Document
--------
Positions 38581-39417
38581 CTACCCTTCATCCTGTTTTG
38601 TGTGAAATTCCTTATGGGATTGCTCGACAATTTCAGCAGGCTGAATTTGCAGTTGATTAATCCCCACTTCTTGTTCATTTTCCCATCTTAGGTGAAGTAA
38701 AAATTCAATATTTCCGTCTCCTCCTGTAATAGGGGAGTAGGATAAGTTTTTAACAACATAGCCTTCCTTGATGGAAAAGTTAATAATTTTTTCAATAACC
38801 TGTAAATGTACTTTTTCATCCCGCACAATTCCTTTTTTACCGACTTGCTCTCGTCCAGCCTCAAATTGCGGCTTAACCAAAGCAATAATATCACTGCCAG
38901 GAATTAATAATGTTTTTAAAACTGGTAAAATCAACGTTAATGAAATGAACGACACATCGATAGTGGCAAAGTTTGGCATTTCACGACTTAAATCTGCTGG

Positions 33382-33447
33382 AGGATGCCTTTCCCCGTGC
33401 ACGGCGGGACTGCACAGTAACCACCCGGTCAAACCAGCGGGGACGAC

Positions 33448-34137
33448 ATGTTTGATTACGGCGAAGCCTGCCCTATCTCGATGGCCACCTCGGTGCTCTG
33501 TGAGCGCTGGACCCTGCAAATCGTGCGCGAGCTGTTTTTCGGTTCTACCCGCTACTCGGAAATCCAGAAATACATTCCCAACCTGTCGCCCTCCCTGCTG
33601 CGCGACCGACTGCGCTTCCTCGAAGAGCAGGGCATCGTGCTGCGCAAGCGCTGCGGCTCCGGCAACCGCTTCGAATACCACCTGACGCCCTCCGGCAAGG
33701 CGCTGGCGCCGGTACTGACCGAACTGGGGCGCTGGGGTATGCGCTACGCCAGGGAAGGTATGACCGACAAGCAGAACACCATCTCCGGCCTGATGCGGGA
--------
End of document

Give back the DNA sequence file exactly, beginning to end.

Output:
Positions 38581-39417
38581 CTACCCTTCATCCTGTTTTG
38601 TGTGAAATTCCTTATGGGATTGCTCGACAATTTCAGCAGGCTGAATTTGCAGTTGATTAATCCCCACTTCTTGTTCATTTTCCCATCTTAGGTGAAGTAA
38701 AAATTCAATATTTCCGTCTCCTCCTGTAATAGGGGAGTAGGATAAGTTTTTAACAACATAGCCTTCCTTGATGGAAAAGTTAATAATTTTTTCAATAACC
38801 TGTAAATGTACTTTTTCATCCCGCACAATTCCTTTTTTACCGACTTGCTCTCGTCCAGCCTCAAATTGCGGCTTAACCAAAGCAATAATATCACTGCCAG
38901 GAATTAATAATGTTTTTAAAACTGGTAAAATCAACGTTAATGAAATGAACGACACATCGATAGTGGCAAAGTTTGGCATTTCACGACTTAAATCTGCTGG

Positions 33382-33447
33382 AGGATGCCTTTCCCCGTGC
33401 ACGGCGGGACTGCACAGTAACCACCCGGTCAAACCAGCGGGGACGAC

Positions 33448-34137
33448 ATGTTTGATTACGGCGAAGCCTGCCCTATCTCGATGGCCACCTCGGTGCTCTG
33501 TGAGCGCTGGACCCTGCAAATCGTGCGCGAGCTGTTTTTCGGTTCTACCCGCTACTCGGAAATCCAGAAATACATTCCCAACCTGTCGCCCTCCCTGCTG
33601 CGCGACCGACTGCGCTTCCTCGAAGAGCAGGGCATCGTGCTGCGCAAGCGCTGCGGCTCCGGCAACCGCTTCGAATACCACCTGACGCCCTCCGGCAAGG
33701 CGCTGGCGCCGGTACTGACCGAACTGGGGCGCTGGGGTATGCGCTACGCCAGGGAAGGTATGACCGACAAGCAGAACACCATCTCCGGCCTGATGCGGGA